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Homesingapore‘Politics must stop at the water’s edge’: WP agrees with PAP to...

‘Politics must stop at the water’s edge’: WP agrees with PAP to call Hamas attacks 'acts of terror' after debate

SINGAPORE: On external matters where national security is at stake, political parties should not try to outflank the government “just to score political points”, said Singapore’s Deputy Prime Minister Lawrence Wong on Monday (Nov 6). 

Mr Wong was speaking during a parliamentary debate on a motion on the Israel-Hamas conflict, where he and Foreign Affairs Minister Vivian Balakrishnan pressed Workers’ Party (WP) chief and Leader of the Opposition Pritam Singh to unequivocally condemn Hamas’ acts of terrorism. 

“Let’s not risk our precious unity for short-term political gain. Not when our collective security and fundamental interests are at stake. All of us owe this basic duty to Singaporeans,” Mr Wong said.

In a statement issued on Oct 18, the WP – as well as its members who spoke in parliament on Monday – had initially stopped short of referring to Hamas’ actions as terrorism. But Mr Singh eventually agreed with the description, as he reiterated the need for a united population when it comes to matters of national security.  

The WP in its earlier statement had called for an immediate end to hostilities in the region and the delivery of humanitarian aid into the Hamas-governed Gaza Strip; and referred to the surprise Oct 7 attack on Israel as a “military operation” by the Palestinian militant group. At the time, it did not condemn the Oct 7 attack on Israel by Hamas. 

Separately, the Progress Singapore Party – the other opposition party represented in parliament – set out its position on the war in a Facebook post on Oct 30, saying it “unequivocally condemns violence against innocent civilians”.

In his speech on Monday, Mr Singh said Hamas’ actions on Oct 7 were “atrocities committed against innocent civilians” that cannot be supported.

Fellow party member Gerald Giam (WP-Aljunied) also said Hamas’ killing of 1,400 people and taking of more than 240 hostages cannot be justified and must be unequivocally condemned. 

In their respective speeches, Mr Wong and Dr Balakrishnan also condemned the Oct 7 attack, and said there could be no excuse or justification for the wanton acts of violence and terrorism by Hamas, even though Singapore empathises with the historical grievances of the Palestinian people.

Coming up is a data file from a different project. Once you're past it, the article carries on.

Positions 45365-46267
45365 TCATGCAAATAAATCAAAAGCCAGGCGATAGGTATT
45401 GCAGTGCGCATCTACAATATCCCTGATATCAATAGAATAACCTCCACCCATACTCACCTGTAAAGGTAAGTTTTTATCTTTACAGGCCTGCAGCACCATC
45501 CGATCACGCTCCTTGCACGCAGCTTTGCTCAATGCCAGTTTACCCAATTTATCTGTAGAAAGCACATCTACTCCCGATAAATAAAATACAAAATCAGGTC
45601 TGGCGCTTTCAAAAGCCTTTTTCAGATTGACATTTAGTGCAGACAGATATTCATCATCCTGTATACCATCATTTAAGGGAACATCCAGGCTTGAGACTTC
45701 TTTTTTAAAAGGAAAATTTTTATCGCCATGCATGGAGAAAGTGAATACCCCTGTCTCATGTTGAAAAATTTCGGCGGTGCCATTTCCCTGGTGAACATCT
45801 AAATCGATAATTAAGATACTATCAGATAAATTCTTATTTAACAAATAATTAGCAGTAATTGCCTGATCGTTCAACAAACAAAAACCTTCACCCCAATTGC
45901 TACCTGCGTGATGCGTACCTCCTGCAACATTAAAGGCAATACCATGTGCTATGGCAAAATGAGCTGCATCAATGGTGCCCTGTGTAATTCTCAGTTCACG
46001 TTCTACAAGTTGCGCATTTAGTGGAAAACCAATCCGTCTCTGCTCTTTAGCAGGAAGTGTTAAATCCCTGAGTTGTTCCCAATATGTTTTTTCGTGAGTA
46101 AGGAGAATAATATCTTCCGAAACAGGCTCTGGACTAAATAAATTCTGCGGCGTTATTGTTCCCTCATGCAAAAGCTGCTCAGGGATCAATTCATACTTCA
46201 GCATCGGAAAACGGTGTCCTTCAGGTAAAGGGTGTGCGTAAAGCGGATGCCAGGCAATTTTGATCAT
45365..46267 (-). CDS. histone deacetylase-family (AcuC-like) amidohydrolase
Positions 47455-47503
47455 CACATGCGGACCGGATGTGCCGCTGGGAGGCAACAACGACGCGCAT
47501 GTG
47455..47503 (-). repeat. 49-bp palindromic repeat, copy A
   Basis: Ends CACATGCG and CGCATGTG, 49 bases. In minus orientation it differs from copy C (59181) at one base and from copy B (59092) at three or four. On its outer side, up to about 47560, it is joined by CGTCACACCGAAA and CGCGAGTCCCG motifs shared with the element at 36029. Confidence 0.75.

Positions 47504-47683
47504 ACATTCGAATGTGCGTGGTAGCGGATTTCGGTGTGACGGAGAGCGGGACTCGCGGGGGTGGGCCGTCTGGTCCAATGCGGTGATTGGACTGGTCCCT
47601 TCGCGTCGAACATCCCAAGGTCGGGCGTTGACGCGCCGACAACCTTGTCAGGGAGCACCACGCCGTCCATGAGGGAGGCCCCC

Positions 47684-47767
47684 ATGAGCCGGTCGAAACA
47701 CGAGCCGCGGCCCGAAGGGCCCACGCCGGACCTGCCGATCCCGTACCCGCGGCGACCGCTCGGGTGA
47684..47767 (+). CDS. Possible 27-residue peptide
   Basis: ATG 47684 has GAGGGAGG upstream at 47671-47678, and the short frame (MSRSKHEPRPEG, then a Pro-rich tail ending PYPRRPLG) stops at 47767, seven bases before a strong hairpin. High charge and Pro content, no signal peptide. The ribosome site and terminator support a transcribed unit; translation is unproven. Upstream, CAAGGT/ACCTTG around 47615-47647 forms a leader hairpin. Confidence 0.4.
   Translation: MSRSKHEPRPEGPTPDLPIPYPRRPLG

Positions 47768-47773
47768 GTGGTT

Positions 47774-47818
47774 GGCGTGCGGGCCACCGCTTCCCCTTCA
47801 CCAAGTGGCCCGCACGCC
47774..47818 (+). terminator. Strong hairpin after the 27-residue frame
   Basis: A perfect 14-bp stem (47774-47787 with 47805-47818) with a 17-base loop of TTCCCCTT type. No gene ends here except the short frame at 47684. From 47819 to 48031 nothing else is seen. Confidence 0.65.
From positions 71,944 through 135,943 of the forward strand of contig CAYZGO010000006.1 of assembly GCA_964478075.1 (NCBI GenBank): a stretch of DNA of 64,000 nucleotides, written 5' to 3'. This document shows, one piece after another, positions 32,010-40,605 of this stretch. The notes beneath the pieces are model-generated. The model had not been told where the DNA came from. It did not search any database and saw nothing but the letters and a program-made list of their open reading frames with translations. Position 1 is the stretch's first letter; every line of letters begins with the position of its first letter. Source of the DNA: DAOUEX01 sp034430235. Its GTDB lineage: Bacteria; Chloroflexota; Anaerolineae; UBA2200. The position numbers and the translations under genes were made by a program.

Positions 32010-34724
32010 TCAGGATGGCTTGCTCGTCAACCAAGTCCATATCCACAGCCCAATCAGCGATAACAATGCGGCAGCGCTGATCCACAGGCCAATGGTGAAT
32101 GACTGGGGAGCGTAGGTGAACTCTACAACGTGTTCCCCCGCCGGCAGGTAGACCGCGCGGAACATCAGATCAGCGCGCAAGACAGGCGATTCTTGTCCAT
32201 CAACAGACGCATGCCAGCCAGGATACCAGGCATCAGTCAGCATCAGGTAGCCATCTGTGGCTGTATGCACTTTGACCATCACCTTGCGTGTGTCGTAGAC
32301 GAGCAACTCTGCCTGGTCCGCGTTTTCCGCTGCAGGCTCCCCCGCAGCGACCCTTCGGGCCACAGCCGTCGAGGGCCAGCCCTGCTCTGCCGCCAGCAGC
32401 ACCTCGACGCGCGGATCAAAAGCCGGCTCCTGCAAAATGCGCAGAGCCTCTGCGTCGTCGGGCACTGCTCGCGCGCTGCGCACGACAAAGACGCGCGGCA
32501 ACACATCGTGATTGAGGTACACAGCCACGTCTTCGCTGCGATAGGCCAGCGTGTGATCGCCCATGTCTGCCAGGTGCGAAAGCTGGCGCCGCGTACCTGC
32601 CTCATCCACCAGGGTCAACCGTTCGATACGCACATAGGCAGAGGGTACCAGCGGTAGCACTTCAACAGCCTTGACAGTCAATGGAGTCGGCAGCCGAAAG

“Let’s be clear: it is in our national interest to (condemn the Hamas attack). To compromise on this stand would be to compromise our own security,” said Mr Wong. 

He also affirmed Israel’s right to defend itself, noting that in doing so, it must comply fully with international humanitarian law and the rules governing the conduct of war. 


Israel-Hamas conflict a 'reminder' for Singapore that it has national interests at stake: Vivian Balakrishnan

Increase in anti-Singapore rhetoric and online extremist threats since start of Israel-Hamas war: Lawrence Wong

Mr Wong invited Mr Singh to update WP’s position on social media to reflect that the party condemns Hamas’ acts of terrorism, so that there would be no ambiguity on the matter. 

“This is not a trivial matter. This is not just nitpicking at words. It is a key point of principle because national security is at stake,” he continued. 

“Indeed, in situations like this, we must stand united and politics must stop at the water’s edge.” 


The first objective of WP’s earlier statement was to state a “seemingly obvious fact” – that the latest eruption in hostilities between Israel and the Palestinian people should not be seen in isolation, Mr Singh said on Monday. 

The second aim was to identify the threat that the latest hostilities in the Israel-Hamas conflict posed to multiracial and multicultural societies like Singapore, he added.